- Security TWENTY
- Women in Security
No two security jobs can be really described as the same, writes Andy Lane, Managing Director of Regional Security, G4S Secure Solutions (UK).
Whilst there may be patterns and day-to-day, shift-to-shift similarities, security is varied according to the risks posed on each job. However, after 27 years in the industry, I can safely say that security in higher education is among the most varied. In my view, the way to deal with this is to remember you have to learn all the time.
The primary concern of any university is the welfare of its students, and whether they look to private companies to provide security or in-house, the fundamental understanding of that objective must be the same. The complex requirements of providing security solutions to universities and higher education institutions means officers need to be highly adaptable. But it goes further than that, because given the risk profiles of higher education sites today, security needs to be highly sensitive as well.
I see the four main challenges for security in higher education as understanding and reflecting sensitivities with language issues, equality and diversity, and dealing with fast-changing incidents in a 24-hour environment.
As Britain’s higher university sector continues to entrench its reputation for excellence and therefore its international reach, the proportion of students from overseas is set to rise. The HE sector’s reliance on overseas non-EU students for income is forecast to increase from 11 per cent to 13 per cent by next year. As such, universities will increasingly tailor their offering to suit international students’ needs.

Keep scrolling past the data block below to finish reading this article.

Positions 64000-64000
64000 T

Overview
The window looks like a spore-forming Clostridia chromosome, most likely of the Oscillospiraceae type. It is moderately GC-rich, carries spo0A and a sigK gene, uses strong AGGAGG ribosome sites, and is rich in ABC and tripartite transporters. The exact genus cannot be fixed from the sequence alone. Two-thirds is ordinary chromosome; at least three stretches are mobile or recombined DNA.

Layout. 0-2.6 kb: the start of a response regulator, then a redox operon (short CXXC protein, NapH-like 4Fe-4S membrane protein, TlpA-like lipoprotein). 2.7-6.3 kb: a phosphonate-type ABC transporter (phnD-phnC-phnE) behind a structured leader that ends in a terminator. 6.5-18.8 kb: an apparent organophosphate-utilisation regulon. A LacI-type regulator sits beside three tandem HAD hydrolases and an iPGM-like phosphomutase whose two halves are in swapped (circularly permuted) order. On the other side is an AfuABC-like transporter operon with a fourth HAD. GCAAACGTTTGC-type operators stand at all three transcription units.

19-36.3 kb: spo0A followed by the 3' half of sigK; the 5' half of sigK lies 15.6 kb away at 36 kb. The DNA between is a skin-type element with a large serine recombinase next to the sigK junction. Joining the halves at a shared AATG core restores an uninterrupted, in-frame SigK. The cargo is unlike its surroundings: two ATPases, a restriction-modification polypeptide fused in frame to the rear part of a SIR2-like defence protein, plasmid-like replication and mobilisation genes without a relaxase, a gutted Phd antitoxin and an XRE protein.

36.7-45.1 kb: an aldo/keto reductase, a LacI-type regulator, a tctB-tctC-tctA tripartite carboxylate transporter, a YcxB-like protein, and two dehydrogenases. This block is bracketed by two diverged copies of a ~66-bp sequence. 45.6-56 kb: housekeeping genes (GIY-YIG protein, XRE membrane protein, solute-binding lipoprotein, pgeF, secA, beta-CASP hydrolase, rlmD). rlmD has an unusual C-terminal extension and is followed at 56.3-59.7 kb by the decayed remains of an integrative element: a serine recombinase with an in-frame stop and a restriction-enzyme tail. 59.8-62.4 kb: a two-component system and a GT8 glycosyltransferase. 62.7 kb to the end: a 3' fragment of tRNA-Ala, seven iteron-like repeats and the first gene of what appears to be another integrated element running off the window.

Consequently, the sheer range of languages will expand and this communications challenge is directly relevant to the security industry. Moments of distress, which often forms the setting where officers interact with students, can exacerbate this difficulty. Security officers’ training should incorporate an understanding that not all students have advanced English skills.
Universities are a haven for vibrant and diverse student populations. As social attitudes change, campuses are becoming even more diverse alongside the need for respect on the grounds of equality for gender, sexual orientation and race. A study carried out in the University of Roehampton makes the point that campuses have issues with female students and fears surrounding sexual assault and rape. Often security services on campuses are male-dominated and positioned as typically masculine.
The same study suggests that fear is as great a threat to the welfare of students as actual incidents of crime. The National Student Survey (NSS) has provided insight into the levels of anxiety, insecurity and fear that some students face. As a part of this, fear of homophobia, racism or other antisocial behaviours should be meshed into the security industry’s understanding of student populations.
University students are supposed to have some of the best years of their lives on campus. As security professionals, we’re here to make sure they do so in a safe and secure environment. Student life can be riotous and the presence of drink and drugs causes security incidents. Where there is a criminal element security officers are often on the scene first, assessing the situation before contacting the police. By their very nature, such incidents are fast-moving and security must move likewise.
Party atmospheres pose a whole range of risks that can need fast mitigation and de-escalation based on intelligence and careful understanding. From thefts of expensive gadgets, to a student who perhaps may have made too ‘merry’, or dormitory pranks that can go wrong, the key to higher education security is to remember, you’re learning all the time.